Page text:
The UK Institute of Management explains motivation to be “getting someone to do something you want or, on an individual basis, wanting to do something for yourself for a particular reason.” In regards to this, increased worker motivation leads to improved enthusiasm and job satisfaction which would therefore promote enhanced productivity and quality, as well as better relationships within the workplace and lower absenteeism (Hoang, 172).
However, due to The Gap Inc.’s involvement in unethical practices of labour, what motivates their staff to amplify job satisfaction, morale and job productivity?
Taylor’s principles of scientific management assumed that employees are mainly motivated by money and that productivity can be improved by setting output and efficiency targets related to pay. However, although the scientific management is rather ineffective when referring to jobs that focus on mental rather than physical output, the manufacturing process tends to lean towards the aspect of physical output.
The suppliers calculate the labour costs primarily basing it on minimum wage, rather than living wages; and ten-hour days, including two hours of overtime, rather than eight-hour working days (Asia Floor Wage Alliance). India has previously been titled the ‘Labour Capital of the World’ by the UN due to it having the cheapest labour as well as the most flexible labour laws and entry costs. This is as India is still a developing country with thousands suffering in poverty and are desperate for money to live off of, resulting in these factories offering minimum wage job, taking advantage of the underprivileged. So, we can see that money could be a potential factor in motivating The Gap Inc. staff.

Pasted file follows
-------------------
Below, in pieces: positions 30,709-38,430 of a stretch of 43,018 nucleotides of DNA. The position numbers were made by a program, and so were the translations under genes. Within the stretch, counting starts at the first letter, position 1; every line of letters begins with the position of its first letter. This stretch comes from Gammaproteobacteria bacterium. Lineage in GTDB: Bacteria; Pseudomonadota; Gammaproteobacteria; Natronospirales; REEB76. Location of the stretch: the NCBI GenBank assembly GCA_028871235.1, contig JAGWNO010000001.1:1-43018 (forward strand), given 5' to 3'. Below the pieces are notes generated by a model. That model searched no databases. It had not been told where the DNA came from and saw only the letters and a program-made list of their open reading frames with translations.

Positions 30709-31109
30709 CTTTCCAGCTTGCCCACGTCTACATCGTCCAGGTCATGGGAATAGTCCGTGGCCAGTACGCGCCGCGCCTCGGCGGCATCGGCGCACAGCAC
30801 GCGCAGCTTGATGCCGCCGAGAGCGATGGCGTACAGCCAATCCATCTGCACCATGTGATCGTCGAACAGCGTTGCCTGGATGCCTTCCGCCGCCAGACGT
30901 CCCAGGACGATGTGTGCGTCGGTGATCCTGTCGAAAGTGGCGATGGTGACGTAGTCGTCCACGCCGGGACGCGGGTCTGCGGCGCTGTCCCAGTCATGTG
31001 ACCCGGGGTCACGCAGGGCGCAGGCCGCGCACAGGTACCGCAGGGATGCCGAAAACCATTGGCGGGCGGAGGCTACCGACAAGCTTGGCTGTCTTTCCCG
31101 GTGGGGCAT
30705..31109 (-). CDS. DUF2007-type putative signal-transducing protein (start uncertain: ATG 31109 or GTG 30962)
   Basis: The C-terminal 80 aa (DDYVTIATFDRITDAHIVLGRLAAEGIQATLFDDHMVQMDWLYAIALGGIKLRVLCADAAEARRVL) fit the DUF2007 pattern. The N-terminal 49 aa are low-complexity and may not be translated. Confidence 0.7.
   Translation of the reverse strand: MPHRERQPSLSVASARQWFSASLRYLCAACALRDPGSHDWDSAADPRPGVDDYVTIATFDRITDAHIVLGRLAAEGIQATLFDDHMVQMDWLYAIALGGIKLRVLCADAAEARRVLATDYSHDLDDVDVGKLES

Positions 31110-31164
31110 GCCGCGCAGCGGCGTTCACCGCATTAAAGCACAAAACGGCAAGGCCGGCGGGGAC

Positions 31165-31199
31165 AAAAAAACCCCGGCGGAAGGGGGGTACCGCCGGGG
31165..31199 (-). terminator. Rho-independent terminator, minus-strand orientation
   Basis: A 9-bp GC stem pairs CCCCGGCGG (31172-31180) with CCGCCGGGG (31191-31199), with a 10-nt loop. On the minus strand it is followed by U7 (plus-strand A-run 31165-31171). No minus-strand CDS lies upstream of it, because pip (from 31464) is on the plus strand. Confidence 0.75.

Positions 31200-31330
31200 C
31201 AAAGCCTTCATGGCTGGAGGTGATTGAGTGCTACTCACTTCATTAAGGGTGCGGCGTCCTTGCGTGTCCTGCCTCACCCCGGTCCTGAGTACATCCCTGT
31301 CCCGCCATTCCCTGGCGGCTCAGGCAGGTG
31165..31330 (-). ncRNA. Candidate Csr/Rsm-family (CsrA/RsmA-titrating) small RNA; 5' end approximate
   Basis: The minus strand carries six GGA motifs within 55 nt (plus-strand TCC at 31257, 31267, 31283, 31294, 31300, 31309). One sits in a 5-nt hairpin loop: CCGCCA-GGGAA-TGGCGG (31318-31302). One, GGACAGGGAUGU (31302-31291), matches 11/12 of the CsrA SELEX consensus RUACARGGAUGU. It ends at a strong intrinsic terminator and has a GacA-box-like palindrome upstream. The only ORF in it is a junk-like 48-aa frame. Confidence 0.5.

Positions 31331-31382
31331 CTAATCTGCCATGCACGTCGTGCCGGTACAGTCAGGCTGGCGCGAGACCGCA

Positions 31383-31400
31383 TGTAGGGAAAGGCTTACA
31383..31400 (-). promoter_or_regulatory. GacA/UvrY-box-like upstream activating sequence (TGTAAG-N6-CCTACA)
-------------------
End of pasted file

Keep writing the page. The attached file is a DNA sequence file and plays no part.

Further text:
In conclusion, can The Gap Inc.’s working conditions be considered as socially responsible in terms of the manual labour process? No.
Although, yes, The Gap Inc. can be considered to be one of the top brands in terms of inclusivity within their workforce, they still have a lot of issues in terms of their mistreatment of their employees in sweatshops, as well as their lack of addressing the situation publicly and taking action to prevent this from continuously happening. The Gap Inc.’s corporate social responsibility measures may seem acceptable on paper, however they fail to adequately discuss their accusations of workplace harassment, violence along with violations of sufficient labour standards. On top of that, they are completely self-surveilled. As a whole they fail to talk about risk factors for violence as well as administer access for assistance in situations of workplace harassment and violence.
The Gap Inc. should recognise specific risk factors for violence in global production networks and should try to implement a way to offer labour protection to labourers employed in either developing countries or circumstances that are not protected by labour law as well as other social protection framework. Aside from this, they should also take action to prevent unrealistic manufacturing demands and piece-rate goals that hastens manufacturing rates, lengthens labour hours, develops arduous working environments, and allows abuse.